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Edutainment Radio, Women's Status and Primary School Participation: Evidence from Cambodia

Author

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  • Cheung, Maria

    () (Dept. of Economics, Stockholm University)

Abstract

This paper investigates whether exposure to "edutainment" (education - entertainment) radio leads to improved women's status and primary school participation. Specifically, I examine a popular radio station focusing on gender issues in Cambodia. To identify the effect, I exploit plausible exogenous variation in over-the-air signal strength between radio transmitters and villages within a district, as well as the variation across time and space in exposure. Using individual data, both approaches show that the exposure had a significant impact on behavior by raising the women's decision-making power within the household and increasing children's primary school attendance. The latter impact is also reflected by higher primary school enrollment three years after exposure. The impact was found in both poor and rural house- holds confirming that radio is an effective vehicle to transmit information in the more marginalized areas. Suggestive evidence shows that the exposure also affected attitudes towards domestic violence and the prevalence of son preference which is a stepping stone towards changing socially constructed gender norms.

Suggested Citation

  • Cheung, Maria, 2012. "Edutainment Radio, Women's Status and Primary School Participation: Evidence from Cambodia," Research Papers in Economics 2012:5, Stockholm University, Department of Economics.
  • Handle: RePEc:hhs:sunrpe:2012_0005
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    File URL: http://www2.ne.su.se/paper/wp12_05.pdf
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    References listed on IDEAS

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    1. Maria Cheung & Maria Perrotta Berlin, 2015. "The Impact of a Food for Education Program on Schooling in Cambodia," Asia and the Pacific Policy Studies, Wiley Blackwell, vol. 2(1), pages 44-57, January.
    2. Deon Filmer & Norbert Schady, 2008. "Getting Girls into School: Evidence from a Scholarship Program in Cambodia," Economic Development and Cultural Change, University of Chicago Press, vol. 56, pages 581-617.
    3. Stefano DellaVigna & Ethan Kaplan, 2007. "The Fox News Effect: Media Bias and Voting," The Quarterly Journal of Economics, Oxford University Press, vol. 122(3), pages 1187-1234.
    4. Matthew A. Gentzkow & Jesse M. Shapiro, 2004. "Media, Education and Anti-Americanism in the Muslim World," Journal of Economic Perspectives, American Economic Association, vol. 18(3), pages 117-133, Summer.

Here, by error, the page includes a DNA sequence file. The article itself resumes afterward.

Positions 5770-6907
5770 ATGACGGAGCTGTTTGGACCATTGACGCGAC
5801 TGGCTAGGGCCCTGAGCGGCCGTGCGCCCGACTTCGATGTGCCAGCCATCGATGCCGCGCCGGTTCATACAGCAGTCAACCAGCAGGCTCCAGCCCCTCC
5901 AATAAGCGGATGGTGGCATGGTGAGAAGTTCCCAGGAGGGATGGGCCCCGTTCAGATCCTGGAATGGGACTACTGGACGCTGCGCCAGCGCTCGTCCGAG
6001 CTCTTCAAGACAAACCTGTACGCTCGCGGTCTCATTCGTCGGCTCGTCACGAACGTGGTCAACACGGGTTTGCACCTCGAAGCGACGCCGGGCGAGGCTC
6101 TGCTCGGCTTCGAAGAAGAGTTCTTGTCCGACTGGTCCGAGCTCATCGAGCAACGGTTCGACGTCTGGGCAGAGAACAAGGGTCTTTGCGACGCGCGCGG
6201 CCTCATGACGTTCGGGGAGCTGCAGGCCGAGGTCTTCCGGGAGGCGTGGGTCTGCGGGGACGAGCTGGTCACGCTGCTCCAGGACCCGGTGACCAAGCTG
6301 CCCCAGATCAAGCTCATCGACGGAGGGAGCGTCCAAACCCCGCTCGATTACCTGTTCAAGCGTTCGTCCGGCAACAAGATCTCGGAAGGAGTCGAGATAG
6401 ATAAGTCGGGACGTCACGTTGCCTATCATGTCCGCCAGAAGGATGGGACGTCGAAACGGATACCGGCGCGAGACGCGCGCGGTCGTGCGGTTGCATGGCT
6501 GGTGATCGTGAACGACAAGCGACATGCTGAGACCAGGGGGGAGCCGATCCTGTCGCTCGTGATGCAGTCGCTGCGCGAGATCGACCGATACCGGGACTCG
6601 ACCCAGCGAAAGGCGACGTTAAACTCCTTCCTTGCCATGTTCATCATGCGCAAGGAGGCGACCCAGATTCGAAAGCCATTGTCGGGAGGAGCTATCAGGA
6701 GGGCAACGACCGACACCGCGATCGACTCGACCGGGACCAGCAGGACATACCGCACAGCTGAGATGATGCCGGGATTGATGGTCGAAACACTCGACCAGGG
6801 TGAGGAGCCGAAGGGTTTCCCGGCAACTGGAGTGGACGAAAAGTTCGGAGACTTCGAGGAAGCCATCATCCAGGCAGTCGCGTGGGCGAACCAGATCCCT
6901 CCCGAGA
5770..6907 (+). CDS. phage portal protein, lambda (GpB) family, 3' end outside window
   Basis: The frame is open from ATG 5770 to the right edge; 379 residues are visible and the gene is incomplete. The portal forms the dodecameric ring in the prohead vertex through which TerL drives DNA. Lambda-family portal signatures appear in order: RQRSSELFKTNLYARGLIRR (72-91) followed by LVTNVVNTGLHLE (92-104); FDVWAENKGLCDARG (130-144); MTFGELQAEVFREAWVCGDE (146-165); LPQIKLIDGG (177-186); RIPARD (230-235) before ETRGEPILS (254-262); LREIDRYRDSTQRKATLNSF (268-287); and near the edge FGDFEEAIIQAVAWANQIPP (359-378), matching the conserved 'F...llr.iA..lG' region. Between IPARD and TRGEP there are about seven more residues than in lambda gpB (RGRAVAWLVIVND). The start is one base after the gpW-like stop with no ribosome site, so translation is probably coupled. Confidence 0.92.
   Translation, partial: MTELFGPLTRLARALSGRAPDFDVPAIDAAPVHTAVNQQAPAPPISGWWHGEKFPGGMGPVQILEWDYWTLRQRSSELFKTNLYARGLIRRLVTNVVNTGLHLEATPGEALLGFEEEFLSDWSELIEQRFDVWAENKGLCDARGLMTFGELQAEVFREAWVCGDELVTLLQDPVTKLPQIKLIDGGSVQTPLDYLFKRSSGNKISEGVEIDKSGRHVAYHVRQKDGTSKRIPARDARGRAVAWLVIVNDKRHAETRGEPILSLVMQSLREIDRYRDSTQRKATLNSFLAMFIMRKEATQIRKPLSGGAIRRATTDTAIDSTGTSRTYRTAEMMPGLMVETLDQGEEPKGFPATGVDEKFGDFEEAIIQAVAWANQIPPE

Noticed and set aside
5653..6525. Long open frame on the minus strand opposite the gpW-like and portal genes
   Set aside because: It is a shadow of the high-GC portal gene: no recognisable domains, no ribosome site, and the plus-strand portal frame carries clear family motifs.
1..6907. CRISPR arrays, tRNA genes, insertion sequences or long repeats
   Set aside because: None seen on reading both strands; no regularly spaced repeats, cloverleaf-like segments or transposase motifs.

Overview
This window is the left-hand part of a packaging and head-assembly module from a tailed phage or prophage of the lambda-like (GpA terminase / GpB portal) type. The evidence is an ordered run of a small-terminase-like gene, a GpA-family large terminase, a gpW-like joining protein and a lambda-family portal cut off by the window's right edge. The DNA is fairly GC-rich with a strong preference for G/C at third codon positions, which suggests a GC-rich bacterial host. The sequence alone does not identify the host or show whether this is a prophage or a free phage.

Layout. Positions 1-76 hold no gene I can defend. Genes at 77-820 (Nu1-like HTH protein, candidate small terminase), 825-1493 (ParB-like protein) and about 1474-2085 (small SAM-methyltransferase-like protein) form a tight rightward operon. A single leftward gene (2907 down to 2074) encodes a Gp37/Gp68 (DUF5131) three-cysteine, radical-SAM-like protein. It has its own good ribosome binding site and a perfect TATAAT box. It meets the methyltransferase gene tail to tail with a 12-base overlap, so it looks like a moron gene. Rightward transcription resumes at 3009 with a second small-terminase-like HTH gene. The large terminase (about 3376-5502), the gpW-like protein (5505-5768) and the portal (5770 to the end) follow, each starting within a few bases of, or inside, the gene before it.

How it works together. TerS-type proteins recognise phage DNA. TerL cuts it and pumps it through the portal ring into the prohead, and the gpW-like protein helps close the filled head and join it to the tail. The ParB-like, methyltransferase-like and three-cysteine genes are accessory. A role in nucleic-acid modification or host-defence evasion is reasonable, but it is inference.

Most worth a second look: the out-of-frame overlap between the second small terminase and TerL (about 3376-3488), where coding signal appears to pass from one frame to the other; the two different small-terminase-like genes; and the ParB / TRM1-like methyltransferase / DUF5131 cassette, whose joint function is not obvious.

5. Robert Jensen & Emily Oster, 2009. "The Power of TV: Cable Television and Women's Status in India," The Quarterly Journal of Economics, Oxford University Press, vol. 124(3), pages 1057-1094.
    6. Benjamin A. Olken, 2009. "Do Television and Radio Destroy Social Capital? Evidence from Indonesian Villages," American Economic Journal: Applied Economics, American Economic Association, vol. 1(4), pages 1-33, October.
    7. Eliana La Ferrara & Alberto Chong & Suzanne Duryea, 2012. "Soap Operas and Fertility: Evidence from Brazil," American Economic Journal: Applied Economics, American Economic Association, vol. 4(4), pages 1-31, October.
    8. Nancy Qian, 2008. "Missing Women and the Price of Tea in China: The Effect of Sex-Specific Earnings on Sex Imbalance," The Quarterly Journal of Economics, Oxford University Press, vol. 123(3), pages 1251-1285.
    9. Jakob Svensson & David Yanagizawa, 2009. "Getting Prices Right: The Impact of the Market Information Service in Uganda," Journal of the European Economic Association, MIT Press, vol. 7(2-3), pages 435-445, 04-05.
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    Cited by:

    1. Stefano DellaVigna & Eliana La Ferrara, 2015. "Economic and Social Impacts of the Media," NBER Working Papers 21360, National Bureau of Economic Research, Inc.
    2. Eliana La Ferrara, 2016. "Mass Media And Social Change: Can We Use Television To Fight Poverty?," Journal of the European Economic Association, European Economic Association, vol. 14(4), pages 791-827, August.
    3. Patrick Lubega & Frances Nakakawa & Gaia Narciso & Carol Newman & Cissy Kityo, 2017. "Inspiring women: Experimental evidence on sharing entrepreneurial skills in Uganda," Trinity Economics Papers tep2017, Trinity College Dublin, Department of Economics.

    More about this item

    Keywords

    Radio exposure; information; gender; women's status; schooling; enrollment; attitude; behavior; edutainment; Cambodia;

    JEL classification:

    • D83 - Microeconomics - - Information, Knowledge, and Uncertainty - - - Search; Learning; Information and Knowledge; Communication; Belief; Unawareness
    • I25 - Health, Education, and Welfare - - Education - - - Education and Economic Development
    • J16 - Labor and Demographic Economics - - Demographic Economics - - - Economics of Gender; Non-labor Discrimination

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